Foam-like, microstructural SnO2-carbon composite thin films synthesized via a polyol-assited thermal decomposition method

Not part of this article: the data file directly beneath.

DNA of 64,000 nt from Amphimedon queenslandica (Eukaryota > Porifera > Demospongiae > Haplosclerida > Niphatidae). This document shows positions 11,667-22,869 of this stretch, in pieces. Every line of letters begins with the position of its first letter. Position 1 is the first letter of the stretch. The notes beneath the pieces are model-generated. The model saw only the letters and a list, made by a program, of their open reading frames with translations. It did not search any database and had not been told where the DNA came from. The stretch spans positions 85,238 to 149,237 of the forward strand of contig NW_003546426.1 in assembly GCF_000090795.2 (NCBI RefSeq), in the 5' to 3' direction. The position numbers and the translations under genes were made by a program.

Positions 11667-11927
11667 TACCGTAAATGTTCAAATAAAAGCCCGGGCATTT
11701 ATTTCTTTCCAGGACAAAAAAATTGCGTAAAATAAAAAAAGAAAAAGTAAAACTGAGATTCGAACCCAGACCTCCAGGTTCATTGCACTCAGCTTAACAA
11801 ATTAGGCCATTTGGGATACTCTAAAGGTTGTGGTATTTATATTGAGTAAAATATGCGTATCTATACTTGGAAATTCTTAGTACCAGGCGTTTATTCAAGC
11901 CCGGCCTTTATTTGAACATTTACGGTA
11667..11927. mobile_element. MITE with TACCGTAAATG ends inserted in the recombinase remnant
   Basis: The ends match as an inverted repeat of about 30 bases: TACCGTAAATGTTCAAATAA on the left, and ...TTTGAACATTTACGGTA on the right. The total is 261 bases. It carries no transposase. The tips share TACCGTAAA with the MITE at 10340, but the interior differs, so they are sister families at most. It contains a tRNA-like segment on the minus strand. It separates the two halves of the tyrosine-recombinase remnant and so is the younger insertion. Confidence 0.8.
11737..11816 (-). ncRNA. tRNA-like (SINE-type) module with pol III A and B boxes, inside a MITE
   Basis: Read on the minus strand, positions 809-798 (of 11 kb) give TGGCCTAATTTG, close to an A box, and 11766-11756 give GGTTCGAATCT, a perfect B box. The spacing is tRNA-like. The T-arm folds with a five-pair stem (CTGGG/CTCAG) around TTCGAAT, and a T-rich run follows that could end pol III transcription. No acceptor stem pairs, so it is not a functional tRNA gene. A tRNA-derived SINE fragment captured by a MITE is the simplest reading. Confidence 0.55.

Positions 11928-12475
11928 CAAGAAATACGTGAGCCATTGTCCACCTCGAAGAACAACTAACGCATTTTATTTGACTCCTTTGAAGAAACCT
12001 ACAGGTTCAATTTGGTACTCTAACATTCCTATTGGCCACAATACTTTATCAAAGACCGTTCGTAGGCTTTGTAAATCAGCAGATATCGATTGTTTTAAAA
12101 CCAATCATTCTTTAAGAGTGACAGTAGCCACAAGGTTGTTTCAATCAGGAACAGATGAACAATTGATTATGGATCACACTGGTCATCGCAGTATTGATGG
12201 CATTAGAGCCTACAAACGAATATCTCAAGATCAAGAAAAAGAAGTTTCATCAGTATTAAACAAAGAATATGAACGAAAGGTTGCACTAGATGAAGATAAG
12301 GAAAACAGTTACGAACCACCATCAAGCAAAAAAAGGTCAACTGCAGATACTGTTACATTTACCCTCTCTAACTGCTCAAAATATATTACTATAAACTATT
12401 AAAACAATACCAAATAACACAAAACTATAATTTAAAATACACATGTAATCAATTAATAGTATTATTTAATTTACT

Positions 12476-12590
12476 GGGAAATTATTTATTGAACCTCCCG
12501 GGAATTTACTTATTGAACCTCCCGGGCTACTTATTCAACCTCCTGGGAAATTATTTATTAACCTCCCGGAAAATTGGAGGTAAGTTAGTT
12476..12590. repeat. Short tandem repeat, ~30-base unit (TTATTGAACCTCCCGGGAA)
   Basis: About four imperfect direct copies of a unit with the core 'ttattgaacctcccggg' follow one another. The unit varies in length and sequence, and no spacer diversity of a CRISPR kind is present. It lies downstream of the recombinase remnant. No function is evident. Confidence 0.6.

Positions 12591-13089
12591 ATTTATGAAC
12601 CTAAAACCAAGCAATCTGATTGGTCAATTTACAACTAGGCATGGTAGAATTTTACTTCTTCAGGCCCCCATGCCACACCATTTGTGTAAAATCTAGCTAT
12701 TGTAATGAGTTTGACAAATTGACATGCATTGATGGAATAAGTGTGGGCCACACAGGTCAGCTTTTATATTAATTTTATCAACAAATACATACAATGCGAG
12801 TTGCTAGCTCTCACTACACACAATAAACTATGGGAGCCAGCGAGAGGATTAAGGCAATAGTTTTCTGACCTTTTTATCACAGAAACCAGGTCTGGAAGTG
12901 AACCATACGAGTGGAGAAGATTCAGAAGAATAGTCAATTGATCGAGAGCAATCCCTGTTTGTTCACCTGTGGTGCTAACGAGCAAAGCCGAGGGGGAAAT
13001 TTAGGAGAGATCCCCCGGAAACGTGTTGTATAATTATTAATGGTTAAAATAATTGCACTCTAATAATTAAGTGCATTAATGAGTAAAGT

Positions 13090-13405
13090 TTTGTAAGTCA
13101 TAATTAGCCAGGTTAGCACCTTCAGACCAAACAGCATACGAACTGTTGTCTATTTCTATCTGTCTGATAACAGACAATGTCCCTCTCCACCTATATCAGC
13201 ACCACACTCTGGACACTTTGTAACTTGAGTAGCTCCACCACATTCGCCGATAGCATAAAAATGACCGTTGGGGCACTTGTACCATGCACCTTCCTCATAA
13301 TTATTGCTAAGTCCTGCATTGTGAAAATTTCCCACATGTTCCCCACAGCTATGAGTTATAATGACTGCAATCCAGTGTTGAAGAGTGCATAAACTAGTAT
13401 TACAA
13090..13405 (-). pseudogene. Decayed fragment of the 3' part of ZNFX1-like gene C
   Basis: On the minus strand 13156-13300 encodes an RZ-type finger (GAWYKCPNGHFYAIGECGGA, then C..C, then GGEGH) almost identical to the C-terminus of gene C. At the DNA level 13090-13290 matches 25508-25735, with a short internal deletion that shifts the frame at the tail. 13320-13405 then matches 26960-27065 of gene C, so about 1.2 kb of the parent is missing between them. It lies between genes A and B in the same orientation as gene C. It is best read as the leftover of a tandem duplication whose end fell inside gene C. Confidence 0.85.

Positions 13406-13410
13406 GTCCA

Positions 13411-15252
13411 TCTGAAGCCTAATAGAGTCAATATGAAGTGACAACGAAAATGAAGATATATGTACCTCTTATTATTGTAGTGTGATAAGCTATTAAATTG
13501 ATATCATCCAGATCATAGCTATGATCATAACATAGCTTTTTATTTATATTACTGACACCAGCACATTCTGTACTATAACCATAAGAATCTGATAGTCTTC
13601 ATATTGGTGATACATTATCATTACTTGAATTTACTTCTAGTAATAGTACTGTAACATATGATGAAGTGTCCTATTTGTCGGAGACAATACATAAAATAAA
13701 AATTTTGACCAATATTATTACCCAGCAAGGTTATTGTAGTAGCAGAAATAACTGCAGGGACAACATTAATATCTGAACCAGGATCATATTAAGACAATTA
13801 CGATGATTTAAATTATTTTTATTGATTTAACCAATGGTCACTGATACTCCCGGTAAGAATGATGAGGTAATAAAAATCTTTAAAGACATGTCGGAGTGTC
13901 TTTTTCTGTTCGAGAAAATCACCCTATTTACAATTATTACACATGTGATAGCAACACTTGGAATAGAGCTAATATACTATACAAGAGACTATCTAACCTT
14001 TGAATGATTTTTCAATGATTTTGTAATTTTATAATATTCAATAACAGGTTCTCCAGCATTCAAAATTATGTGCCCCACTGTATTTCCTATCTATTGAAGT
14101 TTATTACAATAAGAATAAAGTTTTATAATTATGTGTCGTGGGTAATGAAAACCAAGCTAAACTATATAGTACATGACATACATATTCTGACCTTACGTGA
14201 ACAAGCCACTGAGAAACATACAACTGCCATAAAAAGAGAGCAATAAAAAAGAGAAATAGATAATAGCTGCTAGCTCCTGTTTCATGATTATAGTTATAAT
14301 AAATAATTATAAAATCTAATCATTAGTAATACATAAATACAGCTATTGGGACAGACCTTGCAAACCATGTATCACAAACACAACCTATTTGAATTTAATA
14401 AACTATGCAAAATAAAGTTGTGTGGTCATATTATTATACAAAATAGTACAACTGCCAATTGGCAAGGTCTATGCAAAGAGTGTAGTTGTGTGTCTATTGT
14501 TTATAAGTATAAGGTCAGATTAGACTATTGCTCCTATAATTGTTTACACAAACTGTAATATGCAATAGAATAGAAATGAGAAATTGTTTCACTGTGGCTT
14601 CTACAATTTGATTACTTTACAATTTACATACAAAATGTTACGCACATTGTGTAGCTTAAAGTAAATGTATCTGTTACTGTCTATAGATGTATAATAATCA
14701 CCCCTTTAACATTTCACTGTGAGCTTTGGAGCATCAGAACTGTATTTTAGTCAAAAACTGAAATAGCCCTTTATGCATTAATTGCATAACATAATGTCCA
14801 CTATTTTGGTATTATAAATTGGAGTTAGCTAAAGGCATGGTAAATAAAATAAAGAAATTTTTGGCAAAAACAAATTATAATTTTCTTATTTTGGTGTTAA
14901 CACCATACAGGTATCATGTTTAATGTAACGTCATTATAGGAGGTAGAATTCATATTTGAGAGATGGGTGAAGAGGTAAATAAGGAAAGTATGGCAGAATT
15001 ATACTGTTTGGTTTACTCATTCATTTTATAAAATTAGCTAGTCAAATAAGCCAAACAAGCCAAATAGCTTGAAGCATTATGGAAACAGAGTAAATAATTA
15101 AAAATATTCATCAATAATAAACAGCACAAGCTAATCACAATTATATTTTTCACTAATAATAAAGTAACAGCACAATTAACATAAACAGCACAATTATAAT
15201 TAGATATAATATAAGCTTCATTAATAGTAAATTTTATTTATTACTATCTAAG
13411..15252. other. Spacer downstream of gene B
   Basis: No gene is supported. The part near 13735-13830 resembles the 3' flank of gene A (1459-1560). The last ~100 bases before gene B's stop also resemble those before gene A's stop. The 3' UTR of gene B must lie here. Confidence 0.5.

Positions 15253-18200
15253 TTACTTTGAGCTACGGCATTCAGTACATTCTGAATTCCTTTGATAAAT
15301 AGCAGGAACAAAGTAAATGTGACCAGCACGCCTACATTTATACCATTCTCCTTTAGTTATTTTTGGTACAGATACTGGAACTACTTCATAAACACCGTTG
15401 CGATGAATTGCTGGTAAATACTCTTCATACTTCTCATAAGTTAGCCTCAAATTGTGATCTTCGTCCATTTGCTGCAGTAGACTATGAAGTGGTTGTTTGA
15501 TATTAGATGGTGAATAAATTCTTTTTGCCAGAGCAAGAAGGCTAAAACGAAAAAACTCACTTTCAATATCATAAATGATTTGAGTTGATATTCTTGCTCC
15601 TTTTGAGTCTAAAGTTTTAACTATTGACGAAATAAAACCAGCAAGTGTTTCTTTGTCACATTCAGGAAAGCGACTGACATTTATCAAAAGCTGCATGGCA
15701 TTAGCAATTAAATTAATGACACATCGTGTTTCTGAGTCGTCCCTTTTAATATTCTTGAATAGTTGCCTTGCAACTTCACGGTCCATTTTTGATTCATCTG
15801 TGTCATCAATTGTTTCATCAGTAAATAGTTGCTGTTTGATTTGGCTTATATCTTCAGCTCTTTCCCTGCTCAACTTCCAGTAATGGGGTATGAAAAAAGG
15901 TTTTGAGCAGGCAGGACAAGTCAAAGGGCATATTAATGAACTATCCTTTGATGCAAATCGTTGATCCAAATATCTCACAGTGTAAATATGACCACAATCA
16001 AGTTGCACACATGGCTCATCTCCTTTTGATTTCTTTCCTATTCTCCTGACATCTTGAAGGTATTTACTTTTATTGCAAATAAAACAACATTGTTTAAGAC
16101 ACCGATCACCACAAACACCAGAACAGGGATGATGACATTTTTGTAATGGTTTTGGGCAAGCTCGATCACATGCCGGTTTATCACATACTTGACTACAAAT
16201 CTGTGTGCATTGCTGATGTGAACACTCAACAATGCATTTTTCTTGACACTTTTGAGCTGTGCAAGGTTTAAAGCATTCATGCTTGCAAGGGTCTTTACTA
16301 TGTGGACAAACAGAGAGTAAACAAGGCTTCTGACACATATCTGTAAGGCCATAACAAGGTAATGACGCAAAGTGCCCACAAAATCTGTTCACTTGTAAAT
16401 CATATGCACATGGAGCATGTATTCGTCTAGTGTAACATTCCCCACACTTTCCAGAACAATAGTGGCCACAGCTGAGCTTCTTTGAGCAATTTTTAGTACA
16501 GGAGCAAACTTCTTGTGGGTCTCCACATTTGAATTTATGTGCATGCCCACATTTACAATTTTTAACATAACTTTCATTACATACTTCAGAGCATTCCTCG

Foam-like, microstructural SnO2–carbon composite thin films were synthesized by refluxing SnCl2·2H2O in ethylene glycol (EG) at 195 °C for 4 h under vigorous stirring in air followed by thermal decomposition of the as-synthesized precursor solution, whereby the products were deposited onto stainless steel (SS) substrates. Subsequently, the decomposed product, which now consists only of the microstructural SnO2–carbon composite thin film, without the addition of any binder and carbon black conductive agent, was directly applied as an anode material for use in a Li-ion rechargeable battery. Physical and electrochemical characterizations of the as-synthesized thin films were carried out. The foam-like, microstructural SnO2–carbon composite thin films that undergo thermal decomposition in air at 300 °C demonstrated the best cyclability, delivering a specific discharge capacity of approximately 496 mAh g−1 beyond 100 cycles. We believe that the presence of a uniform, SnO2–carbon network throughout the foam-like thin film, acts not only as an improved conducting network but also buffered the volume expansion upon Li–Sn alloying, resulting in a much improved cycling of the composite thin film electrode.
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